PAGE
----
The court's direction regarding the 2009 tax liability is not ambiguous. The party who received the dairy was obligated to pay the 2009 taxes to the State of Idaho and the Internal Revenue Service. If the tax liability differed from the projected $1,006,000, the parties were ordered to "adjust the valuations and equalizations accordingly." This mandatory language required the parties to adjust the equalization payments according to the actual 2009 tax liability incurred.

The district court focused on the following language from the paragraph addressing the parties' tax liability: "If necessary, the parties can petition the court to address the adjustments." The district court interpreted this as creating "a procedure for post-judgment modification of the property division portions of the Judgment." The district court's interpretation was undoubtedly influenced by the manner in which the trial court conducted the hearing on the Motion to Adjust, in which the magistrate court received evidence regarding the appropriate figure to attribute to the dairy for taxes and then denied the Motion to Adjust based upon concerns as to Michael's ability to secure financing.

In reaching its decision, the district court did not have the benefit of a recent decision from this Court in which we explained the degree of deference due a trial court's interpretation of its orders. In Citizens Against Range Expansion v. Idaho Fish & Game Dept., No. 39297, 2012 WL 5519363, (Idaho Nov. 15, 2012), we explained that a trial court's interpretation of its orders will be given deference, but only to the extent that the interpretation is reasonable. Id. at *3-4. We find that interpreting the sentence authorizing the parties to petition the court as creating "a procedure for post-judgment modification of the property division" is manifestly unreasonable. Rather, in light of the mandatory language requiring the parties to adjust the equalization payments based upon the actual tax liability for 2009, the only reasonable construction of this sentence is as an express reservation of the trial court's authority to enforce its order regarding payment of taxes and equalization payments in the event that either party failed to comply with the orders contained within the Judgment.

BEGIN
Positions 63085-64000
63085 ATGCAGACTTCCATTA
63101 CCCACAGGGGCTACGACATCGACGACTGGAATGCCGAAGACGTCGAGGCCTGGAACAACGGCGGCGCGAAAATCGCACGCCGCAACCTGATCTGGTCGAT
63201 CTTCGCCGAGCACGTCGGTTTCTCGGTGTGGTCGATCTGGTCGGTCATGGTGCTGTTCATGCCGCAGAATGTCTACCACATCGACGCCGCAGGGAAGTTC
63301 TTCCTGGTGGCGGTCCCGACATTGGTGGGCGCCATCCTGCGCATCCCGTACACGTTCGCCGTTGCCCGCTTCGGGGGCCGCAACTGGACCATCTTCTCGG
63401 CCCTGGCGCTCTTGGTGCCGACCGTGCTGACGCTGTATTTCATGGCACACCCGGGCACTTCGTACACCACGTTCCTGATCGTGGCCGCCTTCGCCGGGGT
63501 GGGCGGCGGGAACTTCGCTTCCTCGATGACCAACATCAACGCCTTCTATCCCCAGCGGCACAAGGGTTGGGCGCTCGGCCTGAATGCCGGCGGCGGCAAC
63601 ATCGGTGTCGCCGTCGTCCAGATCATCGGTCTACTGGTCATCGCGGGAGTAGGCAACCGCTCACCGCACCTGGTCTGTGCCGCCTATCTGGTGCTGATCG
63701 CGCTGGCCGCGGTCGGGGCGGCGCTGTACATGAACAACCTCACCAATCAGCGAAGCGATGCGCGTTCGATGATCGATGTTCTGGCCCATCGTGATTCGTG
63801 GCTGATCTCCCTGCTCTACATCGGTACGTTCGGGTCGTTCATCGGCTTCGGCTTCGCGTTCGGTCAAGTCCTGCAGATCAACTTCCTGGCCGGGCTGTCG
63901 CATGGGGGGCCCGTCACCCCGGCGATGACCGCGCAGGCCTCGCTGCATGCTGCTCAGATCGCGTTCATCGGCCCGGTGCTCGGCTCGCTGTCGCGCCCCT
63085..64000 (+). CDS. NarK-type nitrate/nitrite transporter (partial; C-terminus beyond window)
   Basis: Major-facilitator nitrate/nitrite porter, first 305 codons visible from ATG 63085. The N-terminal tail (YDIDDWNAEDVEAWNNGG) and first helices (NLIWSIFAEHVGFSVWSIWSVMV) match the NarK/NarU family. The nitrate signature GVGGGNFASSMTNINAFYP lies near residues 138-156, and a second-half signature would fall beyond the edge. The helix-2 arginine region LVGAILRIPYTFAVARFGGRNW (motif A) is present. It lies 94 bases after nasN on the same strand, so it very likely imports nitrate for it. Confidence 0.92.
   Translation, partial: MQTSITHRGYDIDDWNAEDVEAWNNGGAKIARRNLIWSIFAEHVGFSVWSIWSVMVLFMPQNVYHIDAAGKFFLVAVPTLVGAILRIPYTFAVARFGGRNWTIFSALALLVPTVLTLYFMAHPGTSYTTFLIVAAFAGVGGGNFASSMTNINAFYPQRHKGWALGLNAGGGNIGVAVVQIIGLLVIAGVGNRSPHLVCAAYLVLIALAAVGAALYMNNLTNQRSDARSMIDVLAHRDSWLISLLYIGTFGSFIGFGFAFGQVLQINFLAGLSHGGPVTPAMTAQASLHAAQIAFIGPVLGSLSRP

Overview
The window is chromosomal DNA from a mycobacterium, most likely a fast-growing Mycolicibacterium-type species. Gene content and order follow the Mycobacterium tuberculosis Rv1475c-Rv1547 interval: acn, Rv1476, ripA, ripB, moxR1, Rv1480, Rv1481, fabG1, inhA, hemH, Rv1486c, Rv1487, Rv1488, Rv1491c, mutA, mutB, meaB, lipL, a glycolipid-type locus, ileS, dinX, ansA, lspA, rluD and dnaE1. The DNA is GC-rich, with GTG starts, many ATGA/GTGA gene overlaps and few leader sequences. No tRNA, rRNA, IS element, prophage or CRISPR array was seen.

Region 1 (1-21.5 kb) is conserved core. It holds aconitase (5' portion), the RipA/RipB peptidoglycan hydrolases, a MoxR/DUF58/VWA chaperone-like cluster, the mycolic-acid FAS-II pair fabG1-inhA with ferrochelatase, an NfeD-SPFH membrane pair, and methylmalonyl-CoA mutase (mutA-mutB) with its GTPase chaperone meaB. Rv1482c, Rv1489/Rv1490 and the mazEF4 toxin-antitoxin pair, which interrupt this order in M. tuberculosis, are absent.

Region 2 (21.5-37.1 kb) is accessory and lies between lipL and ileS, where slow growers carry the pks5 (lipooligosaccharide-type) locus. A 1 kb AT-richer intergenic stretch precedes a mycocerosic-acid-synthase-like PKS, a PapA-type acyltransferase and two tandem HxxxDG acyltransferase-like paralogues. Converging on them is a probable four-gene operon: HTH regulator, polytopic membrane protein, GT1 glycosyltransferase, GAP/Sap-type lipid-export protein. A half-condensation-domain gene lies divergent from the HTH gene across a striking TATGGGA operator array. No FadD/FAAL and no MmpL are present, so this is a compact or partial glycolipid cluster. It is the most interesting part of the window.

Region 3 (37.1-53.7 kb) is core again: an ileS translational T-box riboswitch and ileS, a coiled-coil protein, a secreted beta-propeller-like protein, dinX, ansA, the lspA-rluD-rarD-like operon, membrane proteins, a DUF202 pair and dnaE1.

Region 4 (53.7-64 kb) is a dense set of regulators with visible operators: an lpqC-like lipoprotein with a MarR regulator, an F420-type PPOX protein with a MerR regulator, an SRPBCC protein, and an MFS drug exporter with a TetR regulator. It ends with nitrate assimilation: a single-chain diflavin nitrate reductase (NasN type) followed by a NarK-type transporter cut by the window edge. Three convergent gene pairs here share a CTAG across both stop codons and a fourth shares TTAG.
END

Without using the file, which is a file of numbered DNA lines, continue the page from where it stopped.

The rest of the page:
The trial court clearly had the authority to receive evidence regarding enforcement of its earlier order. Thus, the trial court properly received evidence as to the actual tax liability incurred by the parties for 2009. That evidence showed that the parties incurred a net tax liability for 2009 of $84,832 ($85,172 owed to the IRS, less the $340 refund due from the state tax commission). Based upon the evidence presented to the magistrate court at the May 12, 2010 hearing, Susan was entitled to enforcement of the Amended Judgment by increasing the equalization payment due her by $460,584 (($1,006,000 - $84,832)/2).

Based upon the foregoing, we reverse the district court's decision holding that the magistrate court lacked jurisdiction to consider Susan's Motion to Adjust and remand with instructions to the district court to remand this case to the trial court for entry of an order adjusting the equalization payment due Susan in a manner consistent with this opinion.

C. The parties' requests for an award of attorney fees will be denied.

Both Michael and Susan request attorney fees on appeal pursuant to I.C. § 12-121. Because Michael has not prevailed in this appeal, he is not entitled to an award of attorney fees. Stonebrook Const., LLC v. Chase Home Fin., LLC, 152 Idaho 927, 933, 277 P.3d 374, 380 (2012). In Stonebrook, this Court addressed the standard we apply when considering a request for attorney fees pursuant to I.C. § 12-121:

Attorney fees on appeal may be awarded under I.C. § 12-121 "only if the appeal was brought or defended frivolously, unreasonably, or without foundation." MBNA Am. Bank, N.A. v. McGoldrick, 148 Idaho 56, 60, 218 P.3d 785, 789 (2008). Where there is "a legitimate, triable issue of fact or a legitimate issue of law, attorney fees may not be awarded." Kiebert v. Goss, 144 Idaho 225, 228, 159

P.3d 862, 865 (2007) (citing Thomas v. Madsen, 142 Idaho 635, 639, 132 P.3d 392, 396 (2006)).

Id. In view of the magistrate's approach to the Motion to Adjust, and considering that Michael correctly argued that Susan's appeal from the Judgment to the district court was untimely, we do not find that Michael has frivolously defended this appeal. For that reason, we deny Susan's request for attorney fees.

IV. CONCLUSION

We affirm the decision of the district court in part, reverse in part, and remand to the district court with instructions to remand to the magistrate court for entry of an order on the Motion to Adjust consistent with this opinion. Costs, but not attorney fees, to Susan.

Justices EISMANN, J. JONES, W. JONES and Justice Pro Tem KIDWELL CONCUR.